Venturing the sea of unlicensed “3rd-party” dinosaur toys can bring interesting results. Sometimes one can find hidden gold; other times one finds something like this Stegosaurus figure, which is certainly among the more unusual takes I’ve seen of the famous roofed reptile (albeit probably not intentionally so). Stegosaurus remains a staple of dinosaur iconography, so every company no matter their size or origin is bound to try their hand at the genus out of obligation at the least.
Acquired as one of a set of “moveable dinosaur toys”, this Stegosaurus is distributed by Boley and produced by the company Gosnell, according to Boley’s own description on the original listing page. No branding besides the basic “Made in China” is visible on the toy itself. Other figures in the set, however, bear a vague insignia on one foot in a circular print. The figure is made of a hard, glossy plastic, and appears to be solid in build. It’s not a particularly heavy toy for its size; however the plastic is hard enough that even the rounded-off tips of the plates and spikes might hurt if handled recklessly.
The Stegosaurus measures about 20 cm (8 in) long, roughly 1:30 scale for a 6-meter living specimen. The species of choice appears to be the popular S. stenops, judging by the broad dorsal plates – a larger species, S. ungulatus, is known to have narrower plate shapes, but is typically ignored in popular dinosaur media.
Gosnell does indeed seem to use other media as their main frame of reference for this toy, though thankfully not Jurassic Park for the umpteenth time. Painted in the ever-popular scheme of green skin and orange (well, fiery red-&-yellow) plates, the figure’s posture is reminiscent of the model frequently used in Dorling Kindersley literature throughout the 1990s and 2000s. The plates also display an interesting feature of layered keratin levels, much like what is seen specifically in the Sideshow Dinosauria statue and Rebor’s “Garden” figurine. It’s a rare look for the genus, but scientifically reasonable; if nothing else Gosnell knows where to choose their reference.
Not every detail is so inspired, though. At a glance, the basic anatomy looks fine. There’s no question what dinosaur this is, and the general proportions are appropriate for what is known of Stegosaurus, at least prior to the Sophie specimen’s discovery. On a closer inspection, however, a slew of problems arise. The physique of the figurine is strange: limbs appear atrophied, and the torso is slender and lacking in definition. It’s hard to tell if any real bones or musculature have been properly accounted for. Textures are light on detail, which would be forgivable on this toy if the underlying anatomy wasn’t so weird. The number of plates – 21 in total – is within accurate numbers for the dinosaur (although 10 on the neck alone seems high); but the tail ends in what is hard to distinguish between the bony tip or a legit fifth thagomizer spike. Either way, the tail extends too far.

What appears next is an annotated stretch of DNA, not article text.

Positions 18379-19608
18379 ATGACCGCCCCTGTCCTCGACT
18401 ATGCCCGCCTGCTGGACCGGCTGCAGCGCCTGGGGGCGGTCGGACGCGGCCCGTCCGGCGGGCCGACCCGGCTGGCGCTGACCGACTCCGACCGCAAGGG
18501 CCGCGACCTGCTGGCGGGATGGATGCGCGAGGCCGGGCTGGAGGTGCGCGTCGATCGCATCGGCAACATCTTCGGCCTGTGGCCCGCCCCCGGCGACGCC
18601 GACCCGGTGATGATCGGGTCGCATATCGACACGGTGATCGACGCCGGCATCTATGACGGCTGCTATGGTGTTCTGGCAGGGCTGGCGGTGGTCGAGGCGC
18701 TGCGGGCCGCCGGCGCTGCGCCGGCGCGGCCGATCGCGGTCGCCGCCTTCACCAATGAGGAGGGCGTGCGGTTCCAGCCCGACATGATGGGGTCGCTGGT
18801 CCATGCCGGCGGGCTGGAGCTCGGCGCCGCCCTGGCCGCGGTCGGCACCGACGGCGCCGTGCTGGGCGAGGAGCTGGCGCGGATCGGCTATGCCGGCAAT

By far the worst, and strangest, feature of this figure’s sculpt is the head. Stegosaurus famously has a tiny skull in proportion to its body, tipped in a beak and girdled with an armored throat of ossified scales. No scales or beak are present on this toy; instead, this Stegosaurus opens its mouth to reveal sharp rows of teeth lining its jaws! Not pegged herbivore teeth – pointy, backwards-angled carnivore teeth, individually sculpted and painted within an ugly little horse-ish maw. On any other figure I’d be impressed with this level of detail. On a Stegosaurus I’m just left to ask myself: “why???” It’s without a doubt one of the more bizarre choices I’ve seen made on a toy dinosaur, akin to forgetting the sickle claw on a Velociraptor’s foot. I guess if you want a herbivore who’s gone rogue, this is the toy for the job!
As a “moveable toy”, the Stegosaurus comes with six points of articulation: a swivel joint at the neck, tail, and each shoulder and hip. The head and tail are curved, so a little “action” can be attained from the joints; however the limbs are somewhat unstable, and even with four feet my toy can fall over from being disturbed sometimes. Certain joints also have limitations from stiffness or just from colliding with other pieces. Ultimately the range of motion is serviceable, but very basic, and not as interesting as what one might find from the likes of a Mattel figure.
When exploring the expanse of 3rd-party toys, there are occasional gems with enough creativity or craftmanship to merit their existence. This janky Jurassic beast, however, is not one of them. Gosnell and Boley have some decent-looking (if heavily inspired) toy dinosaurs, but Stegosaurus is ultimately a rather ugly-looking critter that comes across as exactly the cheap knockoff it is. If you happen to pick this up as part of a larger set, don’t worry about it; but on its own this toy does not come recommended.
Boley’s dinosaurs can be bought through their Amazon page; Gosnell’s designs can also be found through eBay and other marketplace websites.